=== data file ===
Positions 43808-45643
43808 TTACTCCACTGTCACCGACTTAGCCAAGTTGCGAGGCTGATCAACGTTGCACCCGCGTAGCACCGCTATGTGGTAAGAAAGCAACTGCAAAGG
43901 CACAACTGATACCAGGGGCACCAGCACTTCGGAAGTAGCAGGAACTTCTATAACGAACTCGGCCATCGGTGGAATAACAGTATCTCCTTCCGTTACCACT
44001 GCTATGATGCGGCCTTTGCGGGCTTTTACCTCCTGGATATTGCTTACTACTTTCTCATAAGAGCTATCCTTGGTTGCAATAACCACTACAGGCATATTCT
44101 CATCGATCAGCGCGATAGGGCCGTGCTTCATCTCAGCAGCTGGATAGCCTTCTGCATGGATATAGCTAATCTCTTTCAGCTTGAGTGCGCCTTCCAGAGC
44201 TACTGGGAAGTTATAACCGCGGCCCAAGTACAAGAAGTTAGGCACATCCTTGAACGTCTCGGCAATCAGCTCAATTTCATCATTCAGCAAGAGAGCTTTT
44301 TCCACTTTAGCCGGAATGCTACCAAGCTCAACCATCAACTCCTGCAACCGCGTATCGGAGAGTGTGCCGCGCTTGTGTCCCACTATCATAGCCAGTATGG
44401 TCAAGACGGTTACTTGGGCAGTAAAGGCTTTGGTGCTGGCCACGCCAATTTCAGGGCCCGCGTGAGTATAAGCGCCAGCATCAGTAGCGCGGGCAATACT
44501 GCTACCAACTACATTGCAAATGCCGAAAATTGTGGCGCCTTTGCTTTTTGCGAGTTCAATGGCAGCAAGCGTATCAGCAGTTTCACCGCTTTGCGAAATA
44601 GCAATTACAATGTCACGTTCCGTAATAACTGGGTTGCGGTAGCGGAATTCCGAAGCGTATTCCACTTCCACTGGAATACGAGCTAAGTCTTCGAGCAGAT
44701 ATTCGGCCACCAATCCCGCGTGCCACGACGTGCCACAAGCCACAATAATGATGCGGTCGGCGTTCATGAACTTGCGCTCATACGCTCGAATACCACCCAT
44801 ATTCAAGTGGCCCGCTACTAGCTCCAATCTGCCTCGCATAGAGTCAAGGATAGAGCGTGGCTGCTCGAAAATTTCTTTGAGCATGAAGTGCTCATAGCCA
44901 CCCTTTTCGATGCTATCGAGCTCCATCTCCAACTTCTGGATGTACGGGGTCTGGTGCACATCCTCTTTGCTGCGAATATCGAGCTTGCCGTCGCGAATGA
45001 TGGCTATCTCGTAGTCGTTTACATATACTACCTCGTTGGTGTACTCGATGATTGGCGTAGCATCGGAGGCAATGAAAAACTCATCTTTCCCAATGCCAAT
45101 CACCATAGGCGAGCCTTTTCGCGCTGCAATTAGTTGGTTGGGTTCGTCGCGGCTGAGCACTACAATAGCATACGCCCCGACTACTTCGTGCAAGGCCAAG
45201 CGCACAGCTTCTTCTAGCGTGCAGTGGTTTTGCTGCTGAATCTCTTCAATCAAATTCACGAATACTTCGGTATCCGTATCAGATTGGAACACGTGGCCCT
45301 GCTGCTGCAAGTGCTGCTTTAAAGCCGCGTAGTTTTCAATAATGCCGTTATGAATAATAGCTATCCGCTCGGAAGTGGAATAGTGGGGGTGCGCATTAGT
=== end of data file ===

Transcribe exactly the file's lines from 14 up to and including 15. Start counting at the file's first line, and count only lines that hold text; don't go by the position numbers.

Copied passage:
45001 TGGCTATCTCGTAGTCGTTTACATATACTACCTCGTTGGTGTACTCGATGATTGGCGTAGCATCGGAGGCAATGAAAAACTCATCTTTCCCAATGCCAAT
45101 CACCATAGGCGAGCCTTTTCGCGCTGCAATTAGTTGGTTGGGTTCGTCGCGGCTGAGCACTACAATAGCATACGCCCCGACTACTTCGTGCAAGGCCAAG